Disney’s latest results means the media major is now at an inflection point
Photo: Jayme McColgan
Last week’s Q3 22 (calendar Q2 22) earnings represented a high point in Disney’s transition to streaming juggernaut. With its number of global direct-to-consumer (D2C) subscribers now higher than Netflix, the media major is way ahead of its April 2019 pre-Disney+ launch commitment of achieving 60-90 million Disney+ subscribers by FY 2024. As of July 2nd 2022, Disney+ had 93.6 million global subscribers, of whom 44.5 million are in the United States and Canada, Disney’s “domestic” market. Globally, Disney’s numbers are up 32%, with international (non-domestic) growth up 48%. Including the Disney+ Hotstar subscribers into these numbers brings the total Disney+ subscriber base to 152.1 million. Further adding in the 22.8 million ESPN+ subscribers and the total Hulu subscribers (SVOD, and SVOD plus live TV) brings the total Disney D2C subscriber numbers up to 221.1 million, 0.4 million more than Netflix’s 220.7 million global subscribers it reported in Q2 2022.
Disney has gone from being a D2C disruptor to becoming an incumbent in less than three years.
Disrupting the ad-free model is now firmly in Disney’s sights
On the back of announcing the shift in the balance of D2C power, Disney also announced that it will be introducing an ad-supported tier to Disney+ in the U.S. on December 8 of this year. The tier will cost $7.99 per month. In addition, Disney also raised the price of its ad-free Disney+ today, up to $10.99 per month from the previous $7.99 per month. This follows on from Netflix’s announcement last month that it would be launching its own ad-supported subscription tier “in the early part of 2023”. Netflix’s ideological break with an ad-free service proposition has come in response to declining subscriber numbers attributed to increased competition from the likes of Disney+ . However, of equal importance in strategic deliberations for all streaming services is the escalating cost-of-living crisis that is forcing consumers to rein in spending in the wake of double-digit inflation. Hulu pioneered the ad-supported subscription tier model after retiring its free ad-only plan in 2016. Since then, the ad-supported paid tier has come to account for 70% of all engagement on the service. With the service majority -owned by Disney since its 2019 acquisition of the non-news and sport 21st Century Fox assets, Disney has unrivalled first-hand experience of operating an ad-supported subscription tier for streaming audiences. Netflix’s push off the streaming peak, is likely to be followed by its eclipsing as a hybrid subscription video on demand (SVOD) provider.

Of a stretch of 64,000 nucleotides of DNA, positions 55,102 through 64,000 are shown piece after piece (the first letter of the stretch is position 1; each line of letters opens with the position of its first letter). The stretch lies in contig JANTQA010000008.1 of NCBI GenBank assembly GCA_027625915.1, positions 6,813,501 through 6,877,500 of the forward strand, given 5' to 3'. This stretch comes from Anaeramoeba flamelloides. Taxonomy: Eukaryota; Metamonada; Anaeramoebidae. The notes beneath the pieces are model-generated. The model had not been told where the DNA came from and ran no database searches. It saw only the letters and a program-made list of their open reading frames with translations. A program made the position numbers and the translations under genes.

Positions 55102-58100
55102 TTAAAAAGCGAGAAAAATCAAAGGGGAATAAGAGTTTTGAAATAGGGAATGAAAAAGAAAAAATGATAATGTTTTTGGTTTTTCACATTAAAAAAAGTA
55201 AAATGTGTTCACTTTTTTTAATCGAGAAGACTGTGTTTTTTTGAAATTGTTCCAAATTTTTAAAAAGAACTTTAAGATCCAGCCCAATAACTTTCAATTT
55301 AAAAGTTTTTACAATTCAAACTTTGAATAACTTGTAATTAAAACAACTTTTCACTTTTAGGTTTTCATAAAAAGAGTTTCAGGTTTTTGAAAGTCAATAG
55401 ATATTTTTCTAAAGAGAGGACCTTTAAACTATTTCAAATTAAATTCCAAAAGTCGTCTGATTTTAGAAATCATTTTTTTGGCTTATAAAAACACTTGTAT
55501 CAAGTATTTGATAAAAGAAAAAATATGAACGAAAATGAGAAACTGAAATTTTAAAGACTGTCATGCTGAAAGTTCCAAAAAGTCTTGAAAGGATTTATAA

Powered by globally relevant IP and savvy distribution, Disney is now in pole position
Disney’s underlying growth can be explained through a combination of its underlying globally relevant content intellectual property (IP) alongside its willingness to partner with nationally dominant telco providers. This has enabled it to add subscription households happy to add known IP into to existing billing relationships. As the cost-of-living crisis escalates, long-term subscriptions bundled into need-to-have broadband and mobile connections will help insulate Disney from increasing risk of subscriber churn.
An ad supported tier will also provide another way for Disney to offset churn risks for cost conscious subscribers and will play to Disney’s growing relevance in lower discretionary spending emerging markets.
The D2C future will thus increasingly be shaped by Disney, the new D2C incumbent.